OK, so here's the thing about the FCS Playoffs: The top eight teams get to eat Thanksgiving dinner at home with no game that weekend (nice reward … I'm changing the reward this week though, you get to have more Pecan Pie. Last week I think I wrote that it was the sweet potato casserole – just know that you'll all be asleep by 4 p.m.).
Each year, the NCAA tries to structure things so that teams don't have to travel extensively at least for the first two rounds, if not three. There's a lot of give-and-take, which means 'human input'.
So resident FCS lover Brian McLaughlin (that's me) took a personal look at creating the bracket after Week 11, as in — if the season had to end today. Seeds, first-round hosts, who is in, who is out, who barely missed, you name it.
So, the seeds … I will repeat this: North Dakota State? If it wins the Missouri Valley Football Conference, should (and better) get the No. 2 seed. Look at it this way. Who is the chief competition? Solid programs at Jacksonville State and Central Arkansas. But a 1-conference loss Valley team has a better resume than a 0-conference loss Ohio Valley Conference or Southland Conference team. The results have proven this for years. So that's the first point that may spark some arguments this week and next.
Sorry, I'm a big time SOS guy — Strength … Of … Schedule.
Second likely contentious issue? Unless South Dakota State trips up at South Dakota or Western Illinois trips up against Southern Illinois, I think we're looking at a three-seed Valley this year. But we never know what's going to happen in that crazy league. Write it all in pencil. Beyond that? The Big Sky champion — right now Southern Utah is beginning to look like that team — should be a seed if it is 9-2.
That has been quite the gauntlet to survive, but Northern Arizona is coming to town this weekend at SUU. No guarantees. Lastly, I swapped Jacksonville State and Central Arkansas for the No. 3 spot based on the results of today. JSU barely got out of UT Martin, 14-7. UCA won by a mile. May switch it back next week.[divider]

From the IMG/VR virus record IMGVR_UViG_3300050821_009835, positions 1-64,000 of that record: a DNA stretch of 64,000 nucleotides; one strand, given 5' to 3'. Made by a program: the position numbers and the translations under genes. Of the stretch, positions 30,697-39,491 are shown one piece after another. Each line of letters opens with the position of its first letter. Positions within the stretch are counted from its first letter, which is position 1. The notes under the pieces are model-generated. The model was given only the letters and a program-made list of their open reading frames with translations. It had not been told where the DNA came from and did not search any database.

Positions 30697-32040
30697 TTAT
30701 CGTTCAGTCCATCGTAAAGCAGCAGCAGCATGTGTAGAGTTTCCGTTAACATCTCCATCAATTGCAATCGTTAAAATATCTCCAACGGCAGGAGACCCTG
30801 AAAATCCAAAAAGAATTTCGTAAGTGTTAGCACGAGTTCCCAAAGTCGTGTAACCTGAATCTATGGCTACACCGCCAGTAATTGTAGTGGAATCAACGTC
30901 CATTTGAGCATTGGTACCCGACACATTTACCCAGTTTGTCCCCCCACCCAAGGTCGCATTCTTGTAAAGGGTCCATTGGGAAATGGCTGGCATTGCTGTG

ALSO, THE BUBBLE
My goodness has this landscape changed in a few days. The biggest risers? Furman, Delaware, Weber State, Samford, Northern Iowa, New Hampshire, Montana …. ahhhh, my head is spinning. The problem right now with the at-large situation is there are way too many teams that'll finish with 7 and maybe 8 wins, and not enough teams with 10 wins to clean out the palate. That's called parity, folks. And we have our selves a serious parity problem (is it really a problem though?).
I'm already wondering about potential 8 and 9-win teams outside of the power two (MVFC and CAA). I don't think 8 wins is a guarantee anymore if you aren't in the MVFC or CAA, based on what I'm seeing as of today. Also, the potential of a MEAC second-place team getting in like North Carolina A&T last year? It's not going to happen. Not this year. Elon and South Dakota dropped out of the seeding situation this weekend with their losses, and I don't see that changing. But they are two of the most surprising stories of 2017 (outside of Austin Peay and Columbia) and the Phoenix and 'Yotes are in, I think, regardless of what happens the final weekend. They've come a long way.
Kudos to both of them. Obviously when you look below you'll see some automatic qualifying conferences tossed in there. At this point, Central Connecticut State and San Diego are "in". Lehigh isn't, but it's looking good for the Mountain Hawks. And Kennesaw State? I have them "in" by a slight edge over Monmouth, but if Monmouth beats KSU in Georgia this week and claims the Big South crown? It'll change things drastically in the picture below because geographically we go from a team in Georgia (Kennesaw) to a team in New Jersey (Monmouth). We'll see. That could change the bracket a bunch.
So here's how I see it, as of the results of Nov. 11:[divider]
FIRST ROUND SLATE (Nov. 25)
EDITOR'S NOTE: Keep in mind that with FCS first-round games, teams bid to host. One would logically expect a program with an average of 20,000+ fans at home to make a better case to host than one with a much smaller average attendance. But we don't have the bids in front of us, so we'll say "vs." instead of "at" for now. We'll let the NCAA sort that out. One would think that teams like Montana (largest attendance in the FCS last year) and Delaware and Northern Iowa would likely host, based on traditional attendance numbers.
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